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Kidney Disease

Diabetes is the leading cause of chronic kidney disease in the country.
High blood sugars make kidney disease more likely.

Function of the kidneys
Another name for kidney disease is Nephropathy. To learn about kidney disease, it helps to know how the kidneys work. Your kidneys filter your blood and make urine. The kidneys job is to remove end products from protein digestion and water and to maintain a balance of sodium and potassium.

In the early stages of kidney disease, kidney size increases. When high blood sugars affect the kidneys, small amounts of protein (microalbumin) seep into the urine. If blood sugar is brought under good control at this stage, kidney size can be reduced back to normal. Click on the image for a larger view.

Protein is not waste. It should stay in your blood. As kidney function gets worse, more protein spills into the urine. Over time this may lead to kidney failure. Here, too much waste builds up in the blood. Kidney failure needs to be treated with dialysis (a machine that filters the blood) or a kidney transplant.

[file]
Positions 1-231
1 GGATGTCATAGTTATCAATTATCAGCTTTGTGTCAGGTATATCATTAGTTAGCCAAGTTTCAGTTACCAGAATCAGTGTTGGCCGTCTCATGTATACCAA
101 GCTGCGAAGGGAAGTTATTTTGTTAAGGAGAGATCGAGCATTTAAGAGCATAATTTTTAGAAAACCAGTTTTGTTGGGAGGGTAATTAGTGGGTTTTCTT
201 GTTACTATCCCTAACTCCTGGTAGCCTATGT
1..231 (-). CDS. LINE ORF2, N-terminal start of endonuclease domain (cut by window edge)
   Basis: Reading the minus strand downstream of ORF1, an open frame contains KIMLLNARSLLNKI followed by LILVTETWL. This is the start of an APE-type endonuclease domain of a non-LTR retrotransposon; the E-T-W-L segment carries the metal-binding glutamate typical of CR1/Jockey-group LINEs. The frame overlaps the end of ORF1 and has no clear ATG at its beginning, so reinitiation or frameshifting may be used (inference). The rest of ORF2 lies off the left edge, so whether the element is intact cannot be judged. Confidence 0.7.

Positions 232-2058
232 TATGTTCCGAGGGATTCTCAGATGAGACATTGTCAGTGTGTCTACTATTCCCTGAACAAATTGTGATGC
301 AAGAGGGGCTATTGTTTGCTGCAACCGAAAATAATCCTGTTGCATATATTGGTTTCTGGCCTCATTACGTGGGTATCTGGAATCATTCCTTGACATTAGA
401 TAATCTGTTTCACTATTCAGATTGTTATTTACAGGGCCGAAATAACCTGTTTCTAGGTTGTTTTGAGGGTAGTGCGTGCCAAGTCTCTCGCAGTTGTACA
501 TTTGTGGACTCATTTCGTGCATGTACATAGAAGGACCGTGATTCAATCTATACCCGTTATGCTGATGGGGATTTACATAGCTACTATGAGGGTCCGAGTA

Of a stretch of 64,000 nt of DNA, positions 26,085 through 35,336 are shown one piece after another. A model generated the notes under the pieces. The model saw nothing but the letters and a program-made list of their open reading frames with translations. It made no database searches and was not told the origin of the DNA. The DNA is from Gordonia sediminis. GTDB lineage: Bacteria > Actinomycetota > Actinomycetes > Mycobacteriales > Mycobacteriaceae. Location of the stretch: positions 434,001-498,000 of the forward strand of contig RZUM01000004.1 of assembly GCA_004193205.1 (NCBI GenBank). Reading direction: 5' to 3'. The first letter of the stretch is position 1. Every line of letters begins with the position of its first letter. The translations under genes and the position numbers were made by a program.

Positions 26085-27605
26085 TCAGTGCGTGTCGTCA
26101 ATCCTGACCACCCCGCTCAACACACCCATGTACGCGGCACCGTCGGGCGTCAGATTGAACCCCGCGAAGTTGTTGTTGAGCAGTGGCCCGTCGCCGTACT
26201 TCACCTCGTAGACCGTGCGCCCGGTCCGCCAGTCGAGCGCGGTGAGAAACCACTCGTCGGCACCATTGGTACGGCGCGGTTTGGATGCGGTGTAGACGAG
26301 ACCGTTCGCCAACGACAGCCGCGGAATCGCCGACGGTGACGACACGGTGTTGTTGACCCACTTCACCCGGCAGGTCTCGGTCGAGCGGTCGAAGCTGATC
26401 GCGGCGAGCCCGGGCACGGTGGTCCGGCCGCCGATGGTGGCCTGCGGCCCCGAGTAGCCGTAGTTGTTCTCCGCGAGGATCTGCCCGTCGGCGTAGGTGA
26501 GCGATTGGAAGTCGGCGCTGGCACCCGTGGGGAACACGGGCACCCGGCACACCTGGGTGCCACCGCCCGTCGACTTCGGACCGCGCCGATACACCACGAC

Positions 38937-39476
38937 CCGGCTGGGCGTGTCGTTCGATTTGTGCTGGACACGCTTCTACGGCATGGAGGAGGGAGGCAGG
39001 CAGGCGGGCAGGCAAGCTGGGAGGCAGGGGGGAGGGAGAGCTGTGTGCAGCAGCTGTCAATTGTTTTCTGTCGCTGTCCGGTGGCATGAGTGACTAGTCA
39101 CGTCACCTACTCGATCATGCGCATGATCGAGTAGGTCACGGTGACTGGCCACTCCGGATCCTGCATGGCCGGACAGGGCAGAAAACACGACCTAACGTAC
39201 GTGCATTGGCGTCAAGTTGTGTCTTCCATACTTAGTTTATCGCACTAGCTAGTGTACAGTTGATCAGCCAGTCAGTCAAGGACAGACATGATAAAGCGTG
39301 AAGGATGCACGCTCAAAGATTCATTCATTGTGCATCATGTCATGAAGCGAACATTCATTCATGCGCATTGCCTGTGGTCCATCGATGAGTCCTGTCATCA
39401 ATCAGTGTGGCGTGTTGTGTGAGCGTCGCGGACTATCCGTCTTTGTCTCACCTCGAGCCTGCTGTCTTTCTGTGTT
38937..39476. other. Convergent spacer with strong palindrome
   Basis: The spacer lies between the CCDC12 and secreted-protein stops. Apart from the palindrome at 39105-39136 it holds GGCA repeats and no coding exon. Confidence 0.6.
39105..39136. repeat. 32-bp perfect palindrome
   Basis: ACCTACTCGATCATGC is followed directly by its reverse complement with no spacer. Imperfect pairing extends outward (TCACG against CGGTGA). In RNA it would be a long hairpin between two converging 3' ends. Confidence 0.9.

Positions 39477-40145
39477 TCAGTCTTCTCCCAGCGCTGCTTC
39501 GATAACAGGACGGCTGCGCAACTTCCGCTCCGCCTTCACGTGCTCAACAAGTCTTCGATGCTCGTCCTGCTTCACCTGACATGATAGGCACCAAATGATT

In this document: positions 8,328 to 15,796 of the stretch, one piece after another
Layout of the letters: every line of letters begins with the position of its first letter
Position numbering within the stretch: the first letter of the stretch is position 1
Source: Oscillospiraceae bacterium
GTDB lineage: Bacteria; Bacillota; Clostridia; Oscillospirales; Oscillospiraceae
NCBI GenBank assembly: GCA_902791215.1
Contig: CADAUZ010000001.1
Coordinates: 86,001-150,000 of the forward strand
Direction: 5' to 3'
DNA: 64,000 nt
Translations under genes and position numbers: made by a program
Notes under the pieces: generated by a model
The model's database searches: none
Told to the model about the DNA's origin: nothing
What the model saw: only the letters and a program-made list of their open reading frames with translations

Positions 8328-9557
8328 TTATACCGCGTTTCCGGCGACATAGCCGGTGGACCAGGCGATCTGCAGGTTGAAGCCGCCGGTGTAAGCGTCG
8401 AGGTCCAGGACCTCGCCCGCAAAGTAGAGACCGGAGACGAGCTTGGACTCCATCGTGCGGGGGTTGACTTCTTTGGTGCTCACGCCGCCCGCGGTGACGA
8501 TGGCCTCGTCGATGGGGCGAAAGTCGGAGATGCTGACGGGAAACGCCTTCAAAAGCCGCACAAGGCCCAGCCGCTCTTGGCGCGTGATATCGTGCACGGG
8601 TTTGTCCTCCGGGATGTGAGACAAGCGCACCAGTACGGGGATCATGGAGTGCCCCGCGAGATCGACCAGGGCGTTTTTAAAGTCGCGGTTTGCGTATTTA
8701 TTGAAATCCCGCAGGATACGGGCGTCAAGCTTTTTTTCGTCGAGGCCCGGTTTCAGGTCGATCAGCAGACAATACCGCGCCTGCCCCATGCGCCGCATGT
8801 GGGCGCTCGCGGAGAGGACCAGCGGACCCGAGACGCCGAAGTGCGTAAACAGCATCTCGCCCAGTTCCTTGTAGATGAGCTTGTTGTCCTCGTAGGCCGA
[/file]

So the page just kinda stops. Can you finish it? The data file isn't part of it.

Risks for developing kidney disease
People with high blood pressure are more likely to develop nephropathy and nephropathy makes high blood pressure even worse. Other risk factors include high cholesterol levels, urinary tract infections and smoking.

Prevention of kidney disease.
A recent diabetes study showed that tight blood sugar control could lower the risk of kidney disease by 50%. Prevent kidney disease by:

  • Controlling your blood sugars. Aim for 80 mg/dl-120 mg/dl before meals, and 100 mg/dl-140 mg/dl at bedtime.
  • Keep your Hemoglobin A1c at 7% or less (a 3 month average blood sugar test).
  • Work with your health care team to lower cholesterol and blood pressure.
  • Don't smoke
  • Work with a dietitian to develop a healthy eating plan
  • Exercise most days
  • Get a yearly urine test for microalbumin

If you have further questions about nephropathy, contact your diabetes healthcare team.